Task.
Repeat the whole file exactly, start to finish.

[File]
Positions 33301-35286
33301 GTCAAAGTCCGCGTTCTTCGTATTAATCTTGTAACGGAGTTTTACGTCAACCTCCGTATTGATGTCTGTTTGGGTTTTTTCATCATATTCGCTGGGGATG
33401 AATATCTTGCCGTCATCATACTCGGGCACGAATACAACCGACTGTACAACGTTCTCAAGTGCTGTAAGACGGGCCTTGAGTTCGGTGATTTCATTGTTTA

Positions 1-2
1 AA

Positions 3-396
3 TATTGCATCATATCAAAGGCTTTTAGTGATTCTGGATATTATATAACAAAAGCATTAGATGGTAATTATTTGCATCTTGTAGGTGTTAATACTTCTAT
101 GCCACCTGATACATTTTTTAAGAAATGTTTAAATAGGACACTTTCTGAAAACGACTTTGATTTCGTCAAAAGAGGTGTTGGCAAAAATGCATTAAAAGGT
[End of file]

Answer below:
Positions 33301-35286
33301 GTCAAAGTCCGCGTTCTTCGTATTAATCTTGTAACGGAGTTTTACGTCAACCTCCGTATTGATGTCTGTTTGGGTTTTTTCATCATATTCGCTGGGGATG
33401 AATATCTTGCCGTCATCATACTCGGGCACGAATACAACCGACTGTACAACGTTCTCAAGTGCTGTAAGACGGGCCTTGAGTTCGGTGATTTCATTGTTTA

Positions 1-2
1 AA

Positions 3-396
3 TATTGCATCATATCAAAGGCTTTTAGTGATTCTGGATATTATATAACAAAAGCATTAGATGGTAATTATTTGCATCTTGTAGGTGTTAATACTTCTAT
101 GCCACCTGATACATTTTTTAAGAAATGTTTAAATAGGACACTTTCTGAAAACGACTTTGATTTCGTCAAAAGAGGTGTTGGCAAAAATGCATTAAAAGGT